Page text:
Finish the mission.
That is the way that Texas head coach Mack Brown and his team's spiritual leader Jeff Madden have described the upcoming Texas/Texas A&M game.
It would be easy, in view of Oklahoma's assumed successful clinching of the Big 12 South and the right to play in the championship game, to say this game is being played for pride. There is truth in that, but there is a whole lot more involved.
Greatness, in today's world of instant gratification, is often decreed prematurely. Time still is the enduring factor in its validity. So it is important to note, as Texas and Texas A&M kickoff Friday morning in their storied rivalry for the 108th time, what really is at stake here. For the last two seasons, Texas has come to the end of the season with the hope of ending an almost 20-year drought of finishing in the top 10. Not since 1983, when the Longhorns finished fifth after a dropped punt in the Cotton Bowl against Georgia denied a National Championship, has a Longhorns team finished in the nation's top 10.
The current murky status of the BCS is strong testimony to the value of such a finish. This team and the program under Brown have gone a long way to re-establishing Texas as a national power. Yet there is still work to be done. Florida, for example, loses to unranked Auburn, and Texas loses to defending National Champion Oklahoma, yet the Gators enter this next-to-last-week of the season ranked higher than both Oklahoma and Texas in the national polls. So this game is about proving something. It is about 10 wins, which a Texas team has achieved only twice since that 1983 season.
Already, with nine wins, Texas has put together four nine-victory seasons for the first time since 1961-64 and only the second time in school history. Quietly and efficiently, Texas has restored the foundation of the once mighty program. Now, it is time to solidify greatness.
It serves no purpose to fret over what might have been. It is of value, rather, to realize what could be.
Brown has said he appreciates the challenge facing his team. Texas A&M has a proud home tradition, but if Texas is to be the power it seeks, winning a tough game on the road needs to become a challenge met, rather than just a challenge. For the seniors, it means a chance to go out with three wins against their arch rival in four attempts.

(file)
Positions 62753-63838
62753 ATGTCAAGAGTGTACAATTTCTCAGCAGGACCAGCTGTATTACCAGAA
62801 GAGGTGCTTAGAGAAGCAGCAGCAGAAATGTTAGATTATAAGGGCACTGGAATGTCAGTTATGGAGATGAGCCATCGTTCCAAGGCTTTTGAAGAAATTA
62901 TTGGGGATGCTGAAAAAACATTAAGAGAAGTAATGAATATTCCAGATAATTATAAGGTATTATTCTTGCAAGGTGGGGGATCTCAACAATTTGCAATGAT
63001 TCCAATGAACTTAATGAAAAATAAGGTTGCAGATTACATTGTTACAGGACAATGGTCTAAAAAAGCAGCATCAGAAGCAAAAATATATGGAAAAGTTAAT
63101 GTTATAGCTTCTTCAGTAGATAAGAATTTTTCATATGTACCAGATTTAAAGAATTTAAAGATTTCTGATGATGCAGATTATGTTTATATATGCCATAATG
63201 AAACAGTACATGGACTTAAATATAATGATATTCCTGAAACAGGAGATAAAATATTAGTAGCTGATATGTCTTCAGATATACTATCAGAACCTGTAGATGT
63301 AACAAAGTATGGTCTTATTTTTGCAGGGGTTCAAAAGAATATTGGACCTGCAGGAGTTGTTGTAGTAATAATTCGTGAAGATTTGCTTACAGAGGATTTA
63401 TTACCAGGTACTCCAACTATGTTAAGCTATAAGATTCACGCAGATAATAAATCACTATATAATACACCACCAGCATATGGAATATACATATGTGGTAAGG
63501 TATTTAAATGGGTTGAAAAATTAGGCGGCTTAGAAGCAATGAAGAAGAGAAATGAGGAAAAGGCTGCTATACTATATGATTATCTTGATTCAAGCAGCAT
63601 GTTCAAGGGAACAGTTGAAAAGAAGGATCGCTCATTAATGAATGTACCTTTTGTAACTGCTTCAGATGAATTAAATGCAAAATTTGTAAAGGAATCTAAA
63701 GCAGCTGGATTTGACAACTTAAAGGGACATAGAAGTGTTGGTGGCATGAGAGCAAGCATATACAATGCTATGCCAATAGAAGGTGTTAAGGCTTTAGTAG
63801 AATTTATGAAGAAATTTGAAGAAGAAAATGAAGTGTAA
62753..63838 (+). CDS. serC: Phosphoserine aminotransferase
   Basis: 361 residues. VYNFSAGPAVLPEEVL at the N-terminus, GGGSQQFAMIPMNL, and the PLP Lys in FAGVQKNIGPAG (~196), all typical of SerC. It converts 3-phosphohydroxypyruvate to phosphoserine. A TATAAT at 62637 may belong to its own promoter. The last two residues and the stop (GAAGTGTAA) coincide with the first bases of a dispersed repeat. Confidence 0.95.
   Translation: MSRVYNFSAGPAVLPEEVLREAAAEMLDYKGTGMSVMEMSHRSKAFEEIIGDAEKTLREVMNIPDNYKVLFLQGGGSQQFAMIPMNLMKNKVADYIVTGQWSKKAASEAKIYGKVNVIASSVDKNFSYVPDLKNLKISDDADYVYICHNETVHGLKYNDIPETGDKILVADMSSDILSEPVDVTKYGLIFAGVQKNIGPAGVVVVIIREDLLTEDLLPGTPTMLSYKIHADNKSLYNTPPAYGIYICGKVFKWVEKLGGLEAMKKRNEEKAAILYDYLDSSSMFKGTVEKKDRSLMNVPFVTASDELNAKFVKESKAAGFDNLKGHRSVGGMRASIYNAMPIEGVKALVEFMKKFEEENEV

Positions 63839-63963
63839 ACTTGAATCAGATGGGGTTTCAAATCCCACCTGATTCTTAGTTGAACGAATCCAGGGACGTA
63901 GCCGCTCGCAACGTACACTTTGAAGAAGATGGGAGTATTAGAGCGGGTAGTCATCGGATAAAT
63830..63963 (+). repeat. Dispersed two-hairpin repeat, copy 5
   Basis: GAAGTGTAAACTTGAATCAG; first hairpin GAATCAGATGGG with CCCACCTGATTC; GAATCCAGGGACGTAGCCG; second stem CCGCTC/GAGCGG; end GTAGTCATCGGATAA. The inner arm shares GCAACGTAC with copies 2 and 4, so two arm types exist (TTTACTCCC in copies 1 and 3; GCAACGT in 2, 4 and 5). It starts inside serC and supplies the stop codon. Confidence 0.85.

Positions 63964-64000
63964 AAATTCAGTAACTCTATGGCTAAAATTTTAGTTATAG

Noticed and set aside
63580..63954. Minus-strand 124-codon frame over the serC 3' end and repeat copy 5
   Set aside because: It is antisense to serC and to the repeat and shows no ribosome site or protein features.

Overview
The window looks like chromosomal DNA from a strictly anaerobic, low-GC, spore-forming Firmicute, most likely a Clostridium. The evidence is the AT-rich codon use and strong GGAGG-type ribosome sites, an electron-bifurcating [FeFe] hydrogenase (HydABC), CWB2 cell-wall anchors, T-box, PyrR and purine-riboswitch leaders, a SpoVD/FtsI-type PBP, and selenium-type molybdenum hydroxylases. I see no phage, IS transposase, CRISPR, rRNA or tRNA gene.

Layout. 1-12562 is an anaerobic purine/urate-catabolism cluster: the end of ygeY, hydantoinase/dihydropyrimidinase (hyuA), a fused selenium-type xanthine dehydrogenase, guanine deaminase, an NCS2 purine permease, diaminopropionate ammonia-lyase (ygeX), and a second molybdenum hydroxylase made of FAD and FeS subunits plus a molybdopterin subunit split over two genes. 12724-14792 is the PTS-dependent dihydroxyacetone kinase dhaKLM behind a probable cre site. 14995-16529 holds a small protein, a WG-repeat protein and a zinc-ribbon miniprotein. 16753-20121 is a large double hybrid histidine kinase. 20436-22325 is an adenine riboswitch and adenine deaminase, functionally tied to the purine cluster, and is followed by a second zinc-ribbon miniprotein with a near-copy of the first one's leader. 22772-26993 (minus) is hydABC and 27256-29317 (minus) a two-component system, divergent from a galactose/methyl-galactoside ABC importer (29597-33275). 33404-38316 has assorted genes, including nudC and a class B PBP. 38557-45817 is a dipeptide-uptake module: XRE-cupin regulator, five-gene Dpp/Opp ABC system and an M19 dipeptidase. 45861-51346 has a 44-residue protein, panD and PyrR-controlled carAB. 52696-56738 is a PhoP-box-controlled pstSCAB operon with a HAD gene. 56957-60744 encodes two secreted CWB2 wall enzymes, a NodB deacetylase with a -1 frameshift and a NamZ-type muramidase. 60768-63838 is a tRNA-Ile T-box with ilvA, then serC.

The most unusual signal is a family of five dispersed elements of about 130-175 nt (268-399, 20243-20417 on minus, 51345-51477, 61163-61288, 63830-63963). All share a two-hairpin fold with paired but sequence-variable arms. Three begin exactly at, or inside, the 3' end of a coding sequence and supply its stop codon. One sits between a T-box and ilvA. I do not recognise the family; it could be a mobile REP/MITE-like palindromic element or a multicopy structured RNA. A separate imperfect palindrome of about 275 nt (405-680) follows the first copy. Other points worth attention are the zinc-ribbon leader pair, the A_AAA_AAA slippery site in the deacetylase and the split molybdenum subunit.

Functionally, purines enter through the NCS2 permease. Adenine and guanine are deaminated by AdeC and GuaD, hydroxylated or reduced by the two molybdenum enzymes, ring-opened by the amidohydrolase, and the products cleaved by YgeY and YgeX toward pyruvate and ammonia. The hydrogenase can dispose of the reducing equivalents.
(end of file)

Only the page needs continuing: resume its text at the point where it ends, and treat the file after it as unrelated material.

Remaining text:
For the program, it is a showcase on national television, played in an 11 a.m. window with no sports viewer competition.
And what does it mean for history?
In this moment, people are fretting over who will play in the BCS game in the Rose Bowl. Years from now, few will remember.
Texas has won three National Championships, but you could make a strong case that the three best Longhorns teams ever did not.
In 1941, Life magazine featured the Texas team on its cover, and for years, that team was regarded as the best in Longhorns history, even though it suffered a loss and a tie. The 1961 Texas team was the first under Darrell Royal to reach No. 1 and lost the national title because of a 6-0 upset by TCU. At 10-1 there are those who feel that was the best team in Royal's early years. The 1968 team, the first of the Wishbone era, tied the first game, lost the second and won nine straight to become the most dominant team in the country.
Each of those teams had some similar characteristics.
First, they had tremendous people who would go on to become some of the most distinguished former players in school history.
Second, they finished their mission. With impressive final games - wins over Texas A&M and postseason or bowl victories - they sealed their legacy.
So it is with this team and here's the good part.
Many Texas fans remember and celebrate those teams and few, if any, can tell you who the National Champion was in those years. This is in no way to diminish the importance of a national title. It is simply to say if fate says you're not going to get a chance to win that championship game at the end of the year, then win the games you can.
This is a team of unique togetherness, a team that has had fun and a team that is playing perhaps better than anybody in the country right now.
Finish the mission. That is what history will remember.